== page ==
We've all been there. You're super pumped after a great meeting with a potential client, spend a ton of time drafting up a proposal (and let's be honest - it looks amazing), and eagerly await their response.
Then it happens. The moment that we all hate in the core of our being...
The client balks at the price. Perhaps flat out rejects it. Or worse? Stays silent and never responds.
I've heard a lot of advice for what to do AFTER this happens: don't take it personally and move on; explain your value; talk to them to see why they think it's too high; ask them what THEY think the value is worth; etc. And while no creative ever gives this advice to another, many people still wobble under pressure and lower their prices in this situation. It's like we immediately become plagued with self-doubt and worry that maybe we really did quote it too high.
But what's really going on here? When people "need time" or something is "too expensive," it's usually because they are uncertain of one of two things (or both):
1) They may not be sure of the gravity of their needs.
I'm sure you've had someone with a terrible website think that it's "decent" right? And YOU'RE thinking, "Haha! Don't make me laugh."
They say to themselves (or to you), "Well yeah I need a new one, but it's not like our company is going under. We do get SOME traffic....."
That's actually a defense mechanism, and you need to help uncover that problem they're having more specifically. You need to ask the right questions that help you dig deeper into their situation. You need to let them do the talking so they realize the really terrible place they are in with their crappy website. If you don't do this, you are actually doing them a disservice. It's not mean, it's being willing to make them feel uncomfortable - even if it's uncomfortable for you - so that they ultimately SAVE their business in the end.
Yes, I said you need to help them save their business.
But not for free because that's ridiculous. They're not balking at your price because saving a business shouldn't cost anything. They're balking at it because they don't realize they need saving in the first place.*
2) They may not be sure you are the BEST solution.
In other words, you may have had an awesome consultation from YOUR perspective, but they may not have gained certainty on the value you're bringing them. So to a customer, what makes your web design or logo different than that other guy down the street? Or some chick on Fiverr?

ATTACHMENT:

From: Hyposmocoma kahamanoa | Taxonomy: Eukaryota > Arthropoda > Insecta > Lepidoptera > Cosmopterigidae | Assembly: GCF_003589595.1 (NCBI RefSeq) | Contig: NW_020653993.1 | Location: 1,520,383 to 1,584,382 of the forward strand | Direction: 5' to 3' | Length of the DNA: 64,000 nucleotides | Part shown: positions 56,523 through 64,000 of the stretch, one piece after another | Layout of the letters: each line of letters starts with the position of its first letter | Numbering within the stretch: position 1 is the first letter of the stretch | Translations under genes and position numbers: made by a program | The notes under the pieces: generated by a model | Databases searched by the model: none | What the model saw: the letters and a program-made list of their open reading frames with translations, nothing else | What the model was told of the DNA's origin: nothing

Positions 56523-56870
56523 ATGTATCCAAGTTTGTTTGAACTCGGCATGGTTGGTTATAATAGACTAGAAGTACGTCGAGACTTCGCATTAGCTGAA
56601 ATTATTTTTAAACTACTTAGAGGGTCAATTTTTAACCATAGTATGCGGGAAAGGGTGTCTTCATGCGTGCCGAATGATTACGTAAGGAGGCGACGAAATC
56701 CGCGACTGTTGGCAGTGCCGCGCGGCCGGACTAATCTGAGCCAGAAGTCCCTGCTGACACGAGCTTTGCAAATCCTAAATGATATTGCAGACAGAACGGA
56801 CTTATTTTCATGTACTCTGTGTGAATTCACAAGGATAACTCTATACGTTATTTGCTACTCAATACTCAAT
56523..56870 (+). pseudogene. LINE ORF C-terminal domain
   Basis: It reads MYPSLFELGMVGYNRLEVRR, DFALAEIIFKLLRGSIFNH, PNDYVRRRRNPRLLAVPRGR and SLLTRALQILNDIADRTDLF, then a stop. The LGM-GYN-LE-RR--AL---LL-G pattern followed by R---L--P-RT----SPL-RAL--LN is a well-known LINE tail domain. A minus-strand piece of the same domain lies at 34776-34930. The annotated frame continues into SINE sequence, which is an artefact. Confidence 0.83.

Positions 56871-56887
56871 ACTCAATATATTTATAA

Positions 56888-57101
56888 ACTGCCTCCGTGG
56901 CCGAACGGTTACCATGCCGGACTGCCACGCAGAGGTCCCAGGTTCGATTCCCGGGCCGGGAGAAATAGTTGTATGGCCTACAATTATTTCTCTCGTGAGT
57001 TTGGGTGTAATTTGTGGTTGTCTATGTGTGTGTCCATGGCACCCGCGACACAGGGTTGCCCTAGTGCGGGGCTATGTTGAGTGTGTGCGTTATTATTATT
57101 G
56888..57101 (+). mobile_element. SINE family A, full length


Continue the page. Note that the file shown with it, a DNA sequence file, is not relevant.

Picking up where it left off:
You might know the difference, but that's because you're a creative. The customer is not, which is why they need you. They probably can't tell the difference between a great design and a good design, and if they could, they may rather just settle for good based on price. You need to help them see your value beyond your skill set in a way that they care about. You need to speak their language and stop talking about the details of your process. Honestly, they don't really care, especially not before you've made the sale. Now if they ASK what your process is, well that's different. But we creatives almost always start talking about it ourselves.
What the client really cares about are things like:
- How will they make more money?
- How will they stop losing so much money?
- How much new traffic will they get?
By asking the right questions, you will greatly decrease these two objections to your price. It doesn't mean you will always get a yes from your client, but you can bet that the majority of them will want to work with you even if they have to say no.
What other objections do you get to your price?
*Even if you don't design websites and don't think your clients need "saving," this concept still applies.